A second impedance element, such as inductor 26, is connected from the center tap 14 of the first inductor 13 to ground and thus is in parallel with the load or utilization circuit 22. The second inductor 25 may be selected or adjusted to resonate with the bypass capacitor 25 at the frequency of the carrier wave in order to provide a higher output voltage across the load or utilization circuit 22, if desired.
The bias voltage source is connected to the diode capacitors 10 and 11 through a pair of series-isolation resistorsl'wll and 32. The bias voltage source comprises a source of potential such as a battery 33, connected in series with a voltage-dropping resistor 34. A balancing potentiometer is connected in parallel with the series resistor 34 and battery 33. The center tap of the balancing potentiometer 35 is connected to ground. The bias voltage source 30 is connected with a polarity such that the voltage-variable capacitors 10 and 11 are biased to be nonconductive; that is, the cathode of the second voltage-variable capacitor 11 i connected to the positive side of the battery 33 and the anode of the first voltage-variable capacitor 10 is connected to the negative side of the battery 33. However, if the amplitude of the signals applied to the circuit is maintained sufficiently small, the bias voltage source 30 may not be necessary to maintain the voltage-variable capacitors l0 and Ill nonconductive.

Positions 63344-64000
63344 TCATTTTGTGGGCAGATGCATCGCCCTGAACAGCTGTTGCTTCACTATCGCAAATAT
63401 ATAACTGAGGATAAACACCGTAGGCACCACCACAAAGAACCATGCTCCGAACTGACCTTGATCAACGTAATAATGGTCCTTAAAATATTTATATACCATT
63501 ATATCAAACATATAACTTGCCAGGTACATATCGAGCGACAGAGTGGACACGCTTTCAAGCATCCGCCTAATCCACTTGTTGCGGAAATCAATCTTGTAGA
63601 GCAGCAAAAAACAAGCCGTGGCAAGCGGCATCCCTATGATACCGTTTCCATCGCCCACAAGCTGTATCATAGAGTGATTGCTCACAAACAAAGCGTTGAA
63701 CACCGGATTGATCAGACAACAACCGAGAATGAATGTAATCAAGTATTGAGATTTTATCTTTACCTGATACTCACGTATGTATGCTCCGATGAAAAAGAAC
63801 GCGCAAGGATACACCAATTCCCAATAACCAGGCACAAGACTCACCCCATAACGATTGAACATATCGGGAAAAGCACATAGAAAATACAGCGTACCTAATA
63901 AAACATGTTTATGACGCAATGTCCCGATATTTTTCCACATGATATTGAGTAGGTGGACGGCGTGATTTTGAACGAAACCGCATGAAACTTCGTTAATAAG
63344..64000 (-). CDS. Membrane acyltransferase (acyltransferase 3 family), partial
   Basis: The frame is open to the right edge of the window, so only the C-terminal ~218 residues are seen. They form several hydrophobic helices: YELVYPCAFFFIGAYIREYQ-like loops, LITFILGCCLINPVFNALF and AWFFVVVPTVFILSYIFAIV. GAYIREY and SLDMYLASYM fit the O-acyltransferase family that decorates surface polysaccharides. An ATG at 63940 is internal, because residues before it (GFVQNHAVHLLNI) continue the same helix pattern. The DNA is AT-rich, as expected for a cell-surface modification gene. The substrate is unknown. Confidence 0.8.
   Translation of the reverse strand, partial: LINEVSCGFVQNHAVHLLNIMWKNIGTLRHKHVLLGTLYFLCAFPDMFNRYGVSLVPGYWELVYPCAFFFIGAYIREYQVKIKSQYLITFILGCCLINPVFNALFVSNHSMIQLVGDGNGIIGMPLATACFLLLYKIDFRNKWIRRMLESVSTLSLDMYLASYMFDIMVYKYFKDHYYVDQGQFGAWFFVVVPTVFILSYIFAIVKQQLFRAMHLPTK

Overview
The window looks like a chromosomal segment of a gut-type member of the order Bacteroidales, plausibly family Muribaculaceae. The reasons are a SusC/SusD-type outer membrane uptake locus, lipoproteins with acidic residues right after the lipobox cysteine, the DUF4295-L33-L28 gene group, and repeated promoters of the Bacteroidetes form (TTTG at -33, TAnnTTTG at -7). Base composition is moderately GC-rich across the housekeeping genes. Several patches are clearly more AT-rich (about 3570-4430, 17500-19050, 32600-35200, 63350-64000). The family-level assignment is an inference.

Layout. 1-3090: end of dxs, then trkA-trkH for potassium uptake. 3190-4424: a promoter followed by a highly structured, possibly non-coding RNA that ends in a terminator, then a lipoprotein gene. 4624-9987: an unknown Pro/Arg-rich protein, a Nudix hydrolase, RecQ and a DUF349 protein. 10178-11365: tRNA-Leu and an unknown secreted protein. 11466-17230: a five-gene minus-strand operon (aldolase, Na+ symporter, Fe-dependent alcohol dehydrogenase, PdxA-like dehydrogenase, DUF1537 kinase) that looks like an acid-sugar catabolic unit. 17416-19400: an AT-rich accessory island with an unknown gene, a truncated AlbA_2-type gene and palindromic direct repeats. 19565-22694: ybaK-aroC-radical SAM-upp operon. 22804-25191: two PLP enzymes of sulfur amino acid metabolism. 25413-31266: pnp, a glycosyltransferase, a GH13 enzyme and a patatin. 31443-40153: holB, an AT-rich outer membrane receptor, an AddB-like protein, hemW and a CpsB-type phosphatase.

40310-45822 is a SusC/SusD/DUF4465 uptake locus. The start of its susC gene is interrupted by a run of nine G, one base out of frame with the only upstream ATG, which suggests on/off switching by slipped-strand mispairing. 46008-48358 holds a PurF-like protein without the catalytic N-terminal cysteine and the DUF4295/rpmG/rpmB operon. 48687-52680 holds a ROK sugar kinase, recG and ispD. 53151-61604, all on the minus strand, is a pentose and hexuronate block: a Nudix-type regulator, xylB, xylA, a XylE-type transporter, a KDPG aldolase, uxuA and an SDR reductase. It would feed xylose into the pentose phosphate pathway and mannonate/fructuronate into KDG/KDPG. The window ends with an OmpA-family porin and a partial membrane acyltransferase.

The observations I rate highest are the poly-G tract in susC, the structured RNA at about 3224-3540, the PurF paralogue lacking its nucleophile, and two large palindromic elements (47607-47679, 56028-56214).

The input signal may be direct current or may be alternating current having any frequency up to the point where the input capacitive reactance of the circuit becomes escessive, or to the point where the frequency of the input signal approaches the frequency of the carrier wave. A tuning capacitor 27 may be connected across the first inductor l3 and the combination may be adjusted to resonate at the frequency of the carrier Wave to provide an increase in the output voltage delivered to the load or utilization circuit 22, if desired.